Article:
Aparecida Chapter One: Missionary Disciples

brazil-popeWe continue our examination of the Aparecida document.

Last week we saw the broad outline of the document:

Part One: The Life of Our People Today

Part Two: The Life of Jesus Christ in Missionary Disciples

Part Three: The Life of Jesus Christ for Our Peoples

The goal is to bring our life into union with Jesus. That requires knowing Jesus, but it also requires knowing ourselves. Aparecida puts this in terms of “today” and “our people.” Who are we? What does our life look like “today”?

What is the culture that we live in? Aparecida challenges us to think seriously about this question. We must, on the one hand, know our culture so as to distinguish ourselves from it. Not everything the world tells us can match with our faith. If we are to take that seriously, we have to be aware of what the world is telling us.

On the other hand, we also have to be aware of our “world”, not only as something outside of us, but as something inside of us, the place we live. If we are to bring our lives to Jesus, we need to think seriously about where our lives are, what precisely we are bringing Jesus into.


Thus before the main part of the document considers “The Life of Jesus Christ,” Part One investigates “The Life of Our People Today.” It views this topic under two headings:

Part One: The Life of Our People Today

1. Missionary Disciples

2. The View of Reality by Missionary Disciples

The second chapter, which we will consider next week, surveys the “reality” around us. But Aparecida challenges us first to approach that question in terms of who we are as disciples of Christ. We do not want just a “View of Reality.” We want “The View of Reality by Missionary Disciples” – and that means first thinking about what it means to be a missionary disciple.

The word “missionary” is of course strategic. It points in two directions. On the one hand, it reminds us that we go out into the world. It means little to call ourselves disciples of Jesus if we do not share in his salvific mission. A disciple who is not missionary is no disciple at all. When we “view reality,” we view it not just as a given, not just as the world we are stuck with, but as the world Jesus comes to save. We view ourselves as those who are called to go out into this world.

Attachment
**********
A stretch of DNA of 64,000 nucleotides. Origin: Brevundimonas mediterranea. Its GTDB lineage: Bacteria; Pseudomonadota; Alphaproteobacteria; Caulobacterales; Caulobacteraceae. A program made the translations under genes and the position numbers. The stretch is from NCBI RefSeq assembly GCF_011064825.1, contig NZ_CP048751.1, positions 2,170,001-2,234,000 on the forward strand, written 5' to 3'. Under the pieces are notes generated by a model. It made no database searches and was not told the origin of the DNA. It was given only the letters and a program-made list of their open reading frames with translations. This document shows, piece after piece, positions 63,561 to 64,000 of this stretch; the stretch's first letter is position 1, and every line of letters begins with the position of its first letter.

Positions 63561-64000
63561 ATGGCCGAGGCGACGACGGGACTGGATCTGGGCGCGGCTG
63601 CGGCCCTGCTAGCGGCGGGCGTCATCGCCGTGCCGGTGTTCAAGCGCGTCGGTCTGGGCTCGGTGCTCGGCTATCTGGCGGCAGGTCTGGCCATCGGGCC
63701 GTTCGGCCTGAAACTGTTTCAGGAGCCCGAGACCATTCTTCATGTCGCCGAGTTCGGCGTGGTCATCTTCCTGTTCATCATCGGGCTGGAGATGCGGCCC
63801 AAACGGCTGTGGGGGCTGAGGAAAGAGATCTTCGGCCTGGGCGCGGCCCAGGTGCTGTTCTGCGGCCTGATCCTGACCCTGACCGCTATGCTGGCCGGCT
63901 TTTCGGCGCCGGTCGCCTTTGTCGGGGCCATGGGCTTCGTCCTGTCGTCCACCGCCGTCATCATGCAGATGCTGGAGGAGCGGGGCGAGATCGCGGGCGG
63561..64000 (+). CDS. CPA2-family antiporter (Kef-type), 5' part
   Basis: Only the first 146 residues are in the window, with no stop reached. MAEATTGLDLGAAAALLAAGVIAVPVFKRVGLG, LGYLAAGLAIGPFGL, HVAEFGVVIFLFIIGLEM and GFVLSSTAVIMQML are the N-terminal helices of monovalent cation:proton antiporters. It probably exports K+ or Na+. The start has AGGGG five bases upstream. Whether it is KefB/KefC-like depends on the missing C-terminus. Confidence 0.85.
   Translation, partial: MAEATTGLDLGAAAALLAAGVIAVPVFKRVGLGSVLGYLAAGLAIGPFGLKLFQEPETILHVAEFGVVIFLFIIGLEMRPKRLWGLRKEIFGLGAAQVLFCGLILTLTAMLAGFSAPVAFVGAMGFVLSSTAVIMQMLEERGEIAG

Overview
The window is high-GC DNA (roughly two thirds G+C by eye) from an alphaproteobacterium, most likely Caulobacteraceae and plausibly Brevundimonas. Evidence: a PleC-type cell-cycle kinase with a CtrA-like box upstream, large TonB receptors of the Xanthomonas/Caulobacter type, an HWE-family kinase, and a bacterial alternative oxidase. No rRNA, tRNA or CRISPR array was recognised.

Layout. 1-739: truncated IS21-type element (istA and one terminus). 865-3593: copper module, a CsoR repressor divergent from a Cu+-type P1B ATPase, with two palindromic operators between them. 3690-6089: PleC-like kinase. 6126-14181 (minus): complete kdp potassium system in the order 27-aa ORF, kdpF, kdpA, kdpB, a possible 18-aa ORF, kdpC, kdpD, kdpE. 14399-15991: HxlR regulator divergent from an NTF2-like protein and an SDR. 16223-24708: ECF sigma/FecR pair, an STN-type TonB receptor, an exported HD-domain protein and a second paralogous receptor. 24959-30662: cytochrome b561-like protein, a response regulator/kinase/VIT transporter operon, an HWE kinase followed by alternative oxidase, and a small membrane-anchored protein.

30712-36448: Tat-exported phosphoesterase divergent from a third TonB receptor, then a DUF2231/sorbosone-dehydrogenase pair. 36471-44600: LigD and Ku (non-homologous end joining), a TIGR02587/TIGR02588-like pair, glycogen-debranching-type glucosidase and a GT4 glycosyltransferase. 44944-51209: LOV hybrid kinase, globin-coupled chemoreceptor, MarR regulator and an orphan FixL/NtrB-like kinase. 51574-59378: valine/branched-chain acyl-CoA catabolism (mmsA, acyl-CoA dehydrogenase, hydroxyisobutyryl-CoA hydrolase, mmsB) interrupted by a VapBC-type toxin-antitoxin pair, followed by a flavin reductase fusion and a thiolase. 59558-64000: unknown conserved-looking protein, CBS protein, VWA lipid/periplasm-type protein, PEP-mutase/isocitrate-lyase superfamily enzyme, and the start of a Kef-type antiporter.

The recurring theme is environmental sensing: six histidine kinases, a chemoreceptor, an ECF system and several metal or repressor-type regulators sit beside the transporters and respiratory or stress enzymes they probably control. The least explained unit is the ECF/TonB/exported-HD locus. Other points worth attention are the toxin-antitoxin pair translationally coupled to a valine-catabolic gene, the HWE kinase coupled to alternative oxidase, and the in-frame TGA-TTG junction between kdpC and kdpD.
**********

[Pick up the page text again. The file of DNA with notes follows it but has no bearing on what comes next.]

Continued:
On the other hand, to think of ourselves as “missionary disciples” also means remembering that we are sent “from” somewhere. We do not merely go out into the world. We are sent by Jesus. This is how we are meant to look at the world: not as the place for our experiments, but as the world to which Jesus sends us, and to which we are called to bring his salvation.


Chapter One considers this missionary discipleship under three headings:

1. Missionary Disciples

a. Giving Thanks to God

b. The Joy of Being Disciples and Missionaries of Jesus Christ

c. The Church’s Mission Is to Evangelize

We begin with gratitude. We are thankful for the life Jesus has given us: both natural life and our supernatural rebirth in grace. We are thankful for the world in which he has planted us. We are thankful for the mission he gives us in that world.

Mission must be rooted in gratitude. It is our awareness of the goodness of Jesus that leads us to evangelize. It is our awareness of his goodness that gives us the freedom for mission, because we know nothing will be lacking to us. And it is our awareness of his goodness that drives us to mission, to long to do express our gratitude in action.


Correlated to this gratitude is joy: the joy of being a disciple, and the joy of being a missionary. Mission fails without joy. It fails because if we do not bring joy, no one will want to follow us. And it fails because if we do not have joy, the real joy of Jesus, we will run out of steam.

We find that joy both in being disciples and in being missionaries. It is here especially that we find the connection between mission and discipleship: both are about being filled up with Jesus, transformed, and conformed to him. We receive from him – but we receive transformation, so that we then become active sharers in his mission.


Finally, “the Church’s mission is to evangelize,” to bring the good news of Jesus Christ. True missionary discipleship does not turn us into activists, except in the sense that we bring Jesus Christ to the world. “Woe to me,” says St. Paul, “if I preach not the gospel!” (1 Cor 9:16). Because if I do not share, I do not possess.

Where is Christ calling you to share his joy? Why don’t you?


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